The triple stranded novel opens on a baby elephant who is still dependent on his mother. When poachers track the elephant herd and kill one of the two older males for his tusks, the baby's mother is also killed and her tail, the tail that the baby held onto while walking, the tail that the baby knew as a connection to his mother, is cut off to be sold as a totem or talisman. The tiny elephant, traumatized by the loss of his mother, is subsequently raised by humans, trained, and used in ceremonies. Eventually breaking free of his chains and escaping his captors, the few who understood him as well as those who abused him, he becomes the feared elephant known as the Gravedigger, randomly killing people but then burying them reverently.
Manu is a young man in Southern India living close to poverty on the edge of the Kanavar Wildlife Park. He is the son of a farmer, expected to excel in school and be more than his father, who struggled to scrape a living from their land. His cousin died when the hut he was staying in to guard the fields from the elephants who would devastate the crops was trampled by the famous and feared Gravedigger. Manu feels incredibly guilty over his cousin's death because he should have been in the hut too, sharing the watch. Generally a responsible young man, Manu regrets what he sees as his failure and so he takes his mother's request to watch out for his older brother Jayan very seriously after she discovers that Jayan is involved in unsavory business. That business turns out to be poaching and Manu will become a reluctant participant in it as well as he tries to do right by his brother.
Emma is a documentary filmmaker who, with her best friend and fellow filmmaker, Teddy, has come to India to try and make her name creating a film about Dr. Ravi Varma, an elephant and wildlife veterinarian. As Emma and Teddy take footage of orphan elephants being raised at the Wildlife Rescue and Rehabilitation Center and of Ravi at work, Emma finds herself developing a crush on Ravi while Teddy is interested in Emma, both emotional situations risking the integrity and objectivity of the film with Emma's being the greater risk.
Emma and Manu tell their strands of the story in first person while the chapters centered on the Gravedigger are in third person limited omniscient. The different plot lines seem only marginally connected to start but they eventually twine themselves together in a tightly written and focused tale. This is not a story that demonizes, offering a balanced approach to the terrible problem of the lucrative ivory trade and to the horrific lives that elephants in captivity lead. The reader feels empathy for both the mentally scarred Gravedigger and for the poor and loyal Manu. The anthropomorphizing of the Gravedigger allows the reader to see firsthand the effect of poaching and a life in captivity on an elephant. Manu's chapters offer insight into the dire financial considerations behind poaching, at least at a low level, and the suffering that the local people endure when the elephants are driven out of their traditional habitat and forced to forage through the scant crops meant to sustain the villagers. Emma's fervent beliefs about conservation and the hero worship of those who work in the field come from the perspective of a complete outsider who isn't aware of the conflict between man and nature; she's a person who sees things entirely in black and white. But her relationship with Ravi allows her access to the surprising and sometimes morally suspect trade-offs that come in real life, adding yet another dimension to the tale.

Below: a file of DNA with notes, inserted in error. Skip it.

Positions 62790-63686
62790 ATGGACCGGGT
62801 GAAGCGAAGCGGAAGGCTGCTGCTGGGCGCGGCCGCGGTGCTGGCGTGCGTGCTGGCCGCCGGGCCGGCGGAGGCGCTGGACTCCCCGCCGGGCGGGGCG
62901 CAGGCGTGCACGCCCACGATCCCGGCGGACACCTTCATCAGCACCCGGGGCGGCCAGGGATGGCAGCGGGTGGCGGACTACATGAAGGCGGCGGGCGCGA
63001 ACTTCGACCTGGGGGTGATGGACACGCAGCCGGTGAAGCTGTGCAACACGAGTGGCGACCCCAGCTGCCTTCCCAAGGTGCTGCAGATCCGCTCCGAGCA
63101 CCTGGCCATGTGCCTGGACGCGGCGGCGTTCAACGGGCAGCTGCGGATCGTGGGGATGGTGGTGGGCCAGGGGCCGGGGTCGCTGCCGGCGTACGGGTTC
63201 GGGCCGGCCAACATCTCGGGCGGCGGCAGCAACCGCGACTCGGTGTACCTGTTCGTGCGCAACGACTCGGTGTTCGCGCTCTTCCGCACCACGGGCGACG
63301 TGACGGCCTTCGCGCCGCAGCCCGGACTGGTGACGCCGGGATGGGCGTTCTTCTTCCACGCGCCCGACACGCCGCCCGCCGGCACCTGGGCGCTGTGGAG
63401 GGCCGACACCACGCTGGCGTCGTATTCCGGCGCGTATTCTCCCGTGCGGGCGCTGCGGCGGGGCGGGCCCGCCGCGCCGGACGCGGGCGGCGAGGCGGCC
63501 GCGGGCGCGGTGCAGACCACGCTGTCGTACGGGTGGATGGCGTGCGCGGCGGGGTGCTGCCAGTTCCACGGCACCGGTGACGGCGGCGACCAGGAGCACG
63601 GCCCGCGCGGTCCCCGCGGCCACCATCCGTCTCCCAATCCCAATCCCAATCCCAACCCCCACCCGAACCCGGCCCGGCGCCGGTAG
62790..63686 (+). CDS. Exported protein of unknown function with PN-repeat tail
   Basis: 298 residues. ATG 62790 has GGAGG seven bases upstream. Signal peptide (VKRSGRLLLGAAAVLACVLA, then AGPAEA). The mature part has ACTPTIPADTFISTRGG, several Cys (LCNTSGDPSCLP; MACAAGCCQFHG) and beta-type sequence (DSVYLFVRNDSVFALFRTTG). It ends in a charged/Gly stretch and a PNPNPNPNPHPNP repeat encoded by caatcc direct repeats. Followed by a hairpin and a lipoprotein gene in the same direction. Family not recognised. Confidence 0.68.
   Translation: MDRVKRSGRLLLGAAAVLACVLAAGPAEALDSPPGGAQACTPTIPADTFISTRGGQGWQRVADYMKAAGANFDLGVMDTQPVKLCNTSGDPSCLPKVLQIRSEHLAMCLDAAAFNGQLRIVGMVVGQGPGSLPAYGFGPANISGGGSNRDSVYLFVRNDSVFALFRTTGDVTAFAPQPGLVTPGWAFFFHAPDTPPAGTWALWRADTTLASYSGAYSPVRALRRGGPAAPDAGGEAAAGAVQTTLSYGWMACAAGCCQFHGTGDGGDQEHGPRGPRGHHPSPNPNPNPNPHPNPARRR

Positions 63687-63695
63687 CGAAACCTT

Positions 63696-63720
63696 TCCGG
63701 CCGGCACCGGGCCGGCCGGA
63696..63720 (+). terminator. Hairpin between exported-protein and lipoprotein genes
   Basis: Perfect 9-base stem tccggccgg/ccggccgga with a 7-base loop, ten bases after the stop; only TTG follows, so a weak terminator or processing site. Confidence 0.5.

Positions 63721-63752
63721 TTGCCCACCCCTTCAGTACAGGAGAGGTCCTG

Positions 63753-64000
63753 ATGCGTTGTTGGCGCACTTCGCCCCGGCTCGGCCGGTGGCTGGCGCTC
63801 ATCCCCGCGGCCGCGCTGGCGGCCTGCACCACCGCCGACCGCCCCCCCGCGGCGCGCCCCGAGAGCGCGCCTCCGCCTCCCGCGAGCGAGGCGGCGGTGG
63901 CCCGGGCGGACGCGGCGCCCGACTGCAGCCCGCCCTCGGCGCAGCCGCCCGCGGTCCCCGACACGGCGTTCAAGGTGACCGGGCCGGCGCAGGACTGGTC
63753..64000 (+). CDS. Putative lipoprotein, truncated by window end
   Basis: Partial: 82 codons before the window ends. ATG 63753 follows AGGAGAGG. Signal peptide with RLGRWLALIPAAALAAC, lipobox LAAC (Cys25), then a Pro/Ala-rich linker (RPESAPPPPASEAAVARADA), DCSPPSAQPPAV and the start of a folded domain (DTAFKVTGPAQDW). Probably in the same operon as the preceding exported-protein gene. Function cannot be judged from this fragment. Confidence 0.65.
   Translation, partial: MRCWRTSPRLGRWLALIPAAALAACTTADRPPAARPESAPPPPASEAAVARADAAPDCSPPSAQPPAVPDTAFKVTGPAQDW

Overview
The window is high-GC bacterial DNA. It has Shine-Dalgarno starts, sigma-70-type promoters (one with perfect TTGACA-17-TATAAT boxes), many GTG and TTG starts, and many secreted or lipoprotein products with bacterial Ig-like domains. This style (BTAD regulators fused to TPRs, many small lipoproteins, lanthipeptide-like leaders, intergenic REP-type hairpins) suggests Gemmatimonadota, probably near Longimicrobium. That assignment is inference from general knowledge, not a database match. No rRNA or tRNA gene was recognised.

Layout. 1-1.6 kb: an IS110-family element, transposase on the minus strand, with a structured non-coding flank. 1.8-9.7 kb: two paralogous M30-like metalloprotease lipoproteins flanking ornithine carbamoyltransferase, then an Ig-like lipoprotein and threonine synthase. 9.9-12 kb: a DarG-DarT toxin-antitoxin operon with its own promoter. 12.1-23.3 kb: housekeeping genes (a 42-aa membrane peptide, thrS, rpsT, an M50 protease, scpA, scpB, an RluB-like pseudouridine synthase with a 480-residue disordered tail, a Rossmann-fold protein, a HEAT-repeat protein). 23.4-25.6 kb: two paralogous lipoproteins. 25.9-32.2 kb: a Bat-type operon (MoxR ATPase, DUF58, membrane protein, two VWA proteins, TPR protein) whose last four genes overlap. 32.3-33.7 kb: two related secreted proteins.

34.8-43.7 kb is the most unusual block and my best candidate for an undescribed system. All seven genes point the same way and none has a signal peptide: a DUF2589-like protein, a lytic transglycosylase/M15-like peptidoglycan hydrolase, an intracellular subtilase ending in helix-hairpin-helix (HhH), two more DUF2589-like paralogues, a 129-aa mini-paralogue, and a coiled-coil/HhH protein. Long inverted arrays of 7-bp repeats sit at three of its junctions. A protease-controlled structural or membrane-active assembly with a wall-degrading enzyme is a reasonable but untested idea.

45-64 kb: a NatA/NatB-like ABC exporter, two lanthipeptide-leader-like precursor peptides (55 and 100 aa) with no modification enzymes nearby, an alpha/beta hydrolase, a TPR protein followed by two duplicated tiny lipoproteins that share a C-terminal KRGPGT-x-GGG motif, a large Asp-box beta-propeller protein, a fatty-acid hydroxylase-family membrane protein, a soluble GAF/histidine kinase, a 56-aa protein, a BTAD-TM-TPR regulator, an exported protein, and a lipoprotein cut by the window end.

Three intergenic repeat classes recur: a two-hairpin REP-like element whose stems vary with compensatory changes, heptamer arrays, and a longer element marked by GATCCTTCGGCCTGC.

The novel is a short one but powerful for all that. The chapters rotating between the three different narrations allow the plot to start slowly and build to a frantic crescendo. The issue of conservation is far more complicated than it seems on the surface, a fact that James has captured beautifully here. Imbuing the Gravedigger with human-like emotions and motivations allows her to suppose similar feelings of loyalty and betrayal in both humans and mammal, tugging at the readers' heartstrings. As the tension rises, the stories of the three main characters come together resulting in an inevitable confrontation. There can be no hopeful conclusion to the tale, not while corruption and conservation are bedfellows and not while man and beast fight for their own survival at the expense of the other. But James' novel can document the carnage and mourn the casualties of the ongoing battle. This is a novel that will make the reader think long after the last page is turned.
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Thanks to Lisa from TLC Book Tours and the publisher for sending me a copy of the book for review.